The visual arts organization that produces the annual Eastside Culture Crawl has won an award for a report that highlights the continual disappearance of artist studio space in Vancouver—and what can be done about it.
Today (July 6), the Canadian Institute of Planners (CIP) named the Eastside Arts Society (EAS) as the recipient of the Award of Merit for New and Emerging Planning Initiatives. This honour is part of the 2021 Awards for Planning Excellence and recognizes excellence in planning for cultivating Canadian communities.
The EAS is being recognized for its 2019 planning report City Without Art? No Net Loss, Plus!, which provides sustainable solutions to the loss of artistic production spaces in the city, and is supported by empirical data that includes an artist survey, community research, and mapping analysis.
The report examined the geographical area of the Eastside Culture Crawl (within Columbia Street, 1st Avenue, Victoria Drive, and the waterfront) and included a public forum and a multi-venue art exhibition in October 2019.
In an entry about the award being presented to EAS, the CIP states that " the research and data gathered fills a significant gap in understanding the displacement and gentrification of arts and culture production spaces in industrial and inner-city neighbourhoods".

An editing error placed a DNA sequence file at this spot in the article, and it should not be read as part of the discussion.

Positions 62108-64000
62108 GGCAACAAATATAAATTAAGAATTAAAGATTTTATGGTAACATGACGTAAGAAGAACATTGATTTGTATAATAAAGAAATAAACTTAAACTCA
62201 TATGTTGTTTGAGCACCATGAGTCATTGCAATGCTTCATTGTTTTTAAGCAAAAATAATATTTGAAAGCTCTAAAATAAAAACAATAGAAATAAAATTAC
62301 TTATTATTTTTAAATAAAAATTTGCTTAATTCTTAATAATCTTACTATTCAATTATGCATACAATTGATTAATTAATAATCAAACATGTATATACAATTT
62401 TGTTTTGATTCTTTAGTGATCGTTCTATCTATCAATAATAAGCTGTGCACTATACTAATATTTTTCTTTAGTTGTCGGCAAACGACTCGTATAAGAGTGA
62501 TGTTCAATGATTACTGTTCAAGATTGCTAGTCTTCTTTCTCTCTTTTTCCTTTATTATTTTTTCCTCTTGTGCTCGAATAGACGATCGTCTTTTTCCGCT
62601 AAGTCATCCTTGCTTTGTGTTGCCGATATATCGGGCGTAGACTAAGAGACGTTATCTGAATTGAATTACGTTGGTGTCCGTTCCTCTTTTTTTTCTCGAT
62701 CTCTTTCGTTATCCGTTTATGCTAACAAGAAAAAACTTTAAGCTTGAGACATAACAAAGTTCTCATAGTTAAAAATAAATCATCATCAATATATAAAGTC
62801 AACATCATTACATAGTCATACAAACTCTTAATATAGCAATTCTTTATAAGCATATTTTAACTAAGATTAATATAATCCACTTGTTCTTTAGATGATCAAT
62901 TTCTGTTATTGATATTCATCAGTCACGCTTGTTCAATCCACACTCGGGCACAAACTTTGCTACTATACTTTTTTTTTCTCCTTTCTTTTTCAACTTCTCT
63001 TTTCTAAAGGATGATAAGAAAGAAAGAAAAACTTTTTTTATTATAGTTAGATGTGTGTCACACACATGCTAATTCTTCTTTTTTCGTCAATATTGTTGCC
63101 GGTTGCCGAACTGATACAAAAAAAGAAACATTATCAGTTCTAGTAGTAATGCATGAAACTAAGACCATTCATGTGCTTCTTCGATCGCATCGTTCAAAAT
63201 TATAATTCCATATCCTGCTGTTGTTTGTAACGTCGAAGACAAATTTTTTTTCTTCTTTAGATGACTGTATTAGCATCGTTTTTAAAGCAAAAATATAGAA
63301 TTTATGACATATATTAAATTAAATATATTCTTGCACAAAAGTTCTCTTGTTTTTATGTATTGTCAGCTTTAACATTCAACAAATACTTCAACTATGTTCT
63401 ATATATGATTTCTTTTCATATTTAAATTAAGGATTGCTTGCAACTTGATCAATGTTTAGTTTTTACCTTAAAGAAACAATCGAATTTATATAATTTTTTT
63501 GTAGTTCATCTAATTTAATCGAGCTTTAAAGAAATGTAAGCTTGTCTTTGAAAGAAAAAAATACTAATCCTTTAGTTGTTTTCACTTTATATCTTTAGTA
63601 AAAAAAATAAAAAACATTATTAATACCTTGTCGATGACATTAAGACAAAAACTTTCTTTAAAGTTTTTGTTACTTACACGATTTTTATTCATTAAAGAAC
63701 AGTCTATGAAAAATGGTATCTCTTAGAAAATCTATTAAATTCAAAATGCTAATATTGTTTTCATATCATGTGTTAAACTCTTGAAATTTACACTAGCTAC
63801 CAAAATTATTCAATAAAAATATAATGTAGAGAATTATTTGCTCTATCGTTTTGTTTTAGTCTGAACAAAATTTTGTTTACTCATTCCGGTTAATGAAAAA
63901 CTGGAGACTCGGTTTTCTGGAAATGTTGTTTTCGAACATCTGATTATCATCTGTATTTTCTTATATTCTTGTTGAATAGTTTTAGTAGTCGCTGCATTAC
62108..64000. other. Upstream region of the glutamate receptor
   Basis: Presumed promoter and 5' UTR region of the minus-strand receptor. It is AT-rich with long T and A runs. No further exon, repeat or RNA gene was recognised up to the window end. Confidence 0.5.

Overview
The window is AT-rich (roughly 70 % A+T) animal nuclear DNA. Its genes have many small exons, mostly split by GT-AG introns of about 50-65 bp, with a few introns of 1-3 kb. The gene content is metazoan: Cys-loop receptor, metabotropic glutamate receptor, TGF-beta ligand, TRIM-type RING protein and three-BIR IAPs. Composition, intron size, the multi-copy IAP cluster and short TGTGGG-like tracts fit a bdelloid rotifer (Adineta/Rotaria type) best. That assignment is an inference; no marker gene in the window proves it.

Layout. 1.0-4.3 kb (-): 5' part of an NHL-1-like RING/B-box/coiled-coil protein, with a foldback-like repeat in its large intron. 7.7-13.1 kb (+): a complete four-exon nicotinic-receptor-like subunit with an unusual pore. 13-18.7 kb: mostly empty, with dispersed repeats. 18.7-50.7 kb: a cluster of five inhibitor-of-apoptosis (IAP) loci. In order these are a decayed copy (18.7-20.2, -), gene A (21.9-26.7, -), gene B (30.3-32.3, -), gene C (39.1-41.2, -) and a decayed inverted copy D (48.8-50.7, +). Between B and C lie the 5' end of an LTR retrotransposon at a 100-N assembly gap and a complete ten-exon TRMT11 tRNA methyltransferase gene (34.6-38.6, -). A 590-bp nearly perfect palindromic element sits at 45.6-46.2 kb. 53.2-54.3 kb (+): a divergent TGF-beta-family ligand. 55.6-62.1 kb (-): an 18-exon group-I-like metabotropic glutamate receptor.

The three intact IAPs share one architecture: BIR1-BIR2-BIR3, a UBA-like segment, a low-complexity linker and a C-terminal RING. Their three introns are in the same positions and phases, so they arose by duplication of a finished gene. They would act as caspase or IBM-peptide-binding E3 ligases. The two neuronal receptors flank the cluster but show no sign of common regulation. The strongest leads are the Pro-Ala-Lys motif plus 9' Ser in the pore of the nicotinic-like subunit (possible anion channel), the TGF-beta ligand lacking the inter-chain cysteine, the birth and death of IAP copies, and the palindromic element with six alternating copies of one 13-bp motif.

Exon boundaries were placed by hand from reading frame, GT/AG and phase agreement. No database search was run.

In addition, the CIP states that the report can be regarded as an example for cultural planning in other communities.
"The jury was impressed by the society’s work that sought to make visible groups that are often invisible in our communities, so that they are considered in the planning of a vibrant city with a strong local economy," the CIP states about the report. "The jury was especially pleased with the extensive and detailed methodology to engage artists, building owners, city staff, and stakeholders in the gathering of the data, which added to the body of planning knowledge."
The report was codirected by EAS artistic and executive director Esther Rausenberg and EAS board member, artist, and community planning consultant John Steil.
“This is a critical issue that continues to threaten the very survival of Vancouver’s artists today,” Rausenberg stated in a news release. “Disappearing studio space has become increasingly problematic, and the report recorded a loss of 400,000 square feet of space over the past decade.”
The EAS stated that studios have continued to shut down since the report was released, including:
- in June, the closure of White Monkey Design (496 Prior Street), a City of Vancouver building home to 20 artists, resulted in a loss of 16,000 square feet;
- the forthcoming closure of the Old Foundry Building (1790 Vernon Drive), which is home to 30 artists utilizing 18,000 square feet;
- the anticipated closure of Eastside Studios (550 Malkin Avenue), which represents 20,000 square feet.
In June, the Planning Institute of British Columbia presented a 2020 Award for Excellence in Planning for the report—the society received the Gold Award for Research and New Directions in Planning.
Also in June, the Vancouver Foundation provided EAS with a $300,000 grant to develop a three-year strategic plan for the creation of the Eastside Arts District, which will formally organize arts and cultural assets in East Vancouver with stable funding and facilities.
This year’s Eastside Culture Crawl will be held from November 12 to 14 and 18 to 21, with additional dates for more events.